Each operator offers different policy terms and you may have other options to make your coverage more affordable. Contact your provider to ask about ways to lower your premiums before determining that your policy is too high for your budget.

It is also helpful to speak with a financial professional. A financial planner can look at your situation, discuss your coverage needs, recommend an affordable plan, and find ways to lower the cost of your premiums.

LTC premium increase: the result

Rising LTC rates can come as a shock. But remember, you are not alone. If the increase in the price of long-term care makes insurance unaffordable, contact your provider or a financial planner to discuss your options. Reducing the benefit period can help in some cases. However, you will probably want to avoid reducing the daily allowance amount unless it is necessary – this can negatively impact your quality of life and long-term care coverage.

The most important thing to keep in mind is that you have options. It may be possible to lower your monthly premiums and maintain your coverage, so you have help when you need it most.

Each situation is unique. In the case of my own family, in 2000, I recommended that my parents take out long term care insurance. They chose a daily benefit of $ 125 for four years. At the time of purchase, my mom was 54 and my dad 68. I advised my mom to choose 5% compound inflation protection and my dad 5% with simple inflation. Mom’s annual policy premium started at $ 1,224 (I researched the exact amount) and my dad’s was closer to $ 2,242 (I researched the exact amount) due to their differences in ‘age. In 2004 my father was diagnosed with Parkinson’s disease. His condition declined sharply in 2012. He needed help with activities of daily living and started using his benefits. Dad passed away in 2015.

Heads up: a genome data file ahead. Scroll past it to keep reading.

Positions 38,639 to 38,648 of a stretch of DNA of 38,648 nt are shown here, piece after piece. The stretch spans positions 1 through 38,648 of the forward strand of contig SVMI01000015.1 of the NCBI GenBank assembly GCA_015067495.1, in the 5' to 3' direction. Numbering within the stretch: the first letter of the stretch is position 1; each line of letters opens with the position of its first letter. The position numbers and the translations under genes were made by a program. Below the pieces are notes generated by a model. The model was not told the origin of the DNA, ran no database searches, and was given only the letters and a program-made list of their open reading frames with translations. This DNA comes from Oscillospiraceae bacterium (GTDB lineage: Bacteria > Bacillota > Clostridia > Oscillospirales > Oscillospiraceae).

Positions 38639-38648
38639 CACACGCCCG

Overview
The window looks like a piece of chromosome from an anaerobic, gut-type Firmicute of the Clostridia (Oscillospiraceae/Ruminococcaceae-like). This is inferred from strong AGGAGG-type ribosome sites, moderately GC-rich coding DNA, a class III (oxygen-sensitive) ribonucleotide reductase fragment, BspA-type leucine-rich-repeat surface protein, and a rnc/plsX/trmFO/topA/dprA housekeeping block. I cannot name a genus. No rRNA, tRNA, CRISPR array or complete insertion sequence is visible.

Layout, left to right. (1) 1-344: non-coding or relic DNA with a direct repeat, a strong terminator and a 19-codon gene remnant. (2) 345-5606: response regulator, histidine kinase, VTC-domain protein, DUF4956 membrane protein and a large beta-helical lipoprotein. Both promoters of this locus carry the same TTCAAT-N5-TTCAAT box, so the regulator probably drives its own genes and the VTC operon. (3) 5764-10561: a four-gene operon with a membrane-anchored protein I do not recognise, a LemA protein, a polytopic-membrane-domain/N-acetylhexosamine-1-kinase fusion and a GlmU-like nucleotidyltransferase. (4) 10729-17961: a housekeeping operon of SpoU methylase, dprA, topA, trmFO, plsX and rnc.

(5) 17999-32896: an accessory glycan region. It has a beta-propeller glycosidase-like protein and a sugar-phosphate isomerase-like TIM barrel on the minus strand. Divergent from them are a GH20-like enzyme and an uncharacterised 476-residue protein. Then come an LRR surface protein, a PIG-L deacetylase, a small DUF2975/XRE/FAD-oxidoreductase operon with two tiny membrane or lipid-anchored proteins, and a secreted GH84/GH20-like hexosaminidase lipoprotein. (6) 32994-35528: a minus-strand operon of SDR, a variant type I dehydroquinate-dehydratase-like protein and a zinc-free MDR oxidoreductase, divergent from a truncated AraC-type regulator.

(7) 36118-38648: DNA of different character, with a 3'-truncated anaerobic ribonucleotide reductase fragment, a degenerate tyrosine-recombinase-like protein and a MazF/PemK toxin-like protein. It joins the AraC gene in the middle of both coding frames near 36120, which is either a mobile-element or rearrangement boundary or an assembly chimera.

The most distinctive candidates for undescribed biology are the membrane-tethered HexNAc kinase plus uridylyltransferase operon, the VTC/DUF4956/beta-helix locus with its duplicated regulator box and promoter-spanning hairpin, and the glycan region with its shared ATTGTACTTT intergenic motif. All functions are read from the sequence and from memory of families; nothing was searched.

Since my mom bought her policy, she’s had three price increases. His annual premium is now $ 1,865 (I just helped him foot the bill), but his per diem has increased to $ 343. Her own mother lived to be 94 years old. At some point we may freeze benefits, but for now these premium increases are manageable.

Many couples may be able to withstand a long term care event, but I am thinking of the impact of the factor we cannot control: inflation, taxes, and market performance. Ultimately, I wouldn’t want my parents to lose their financial dignity in retirement.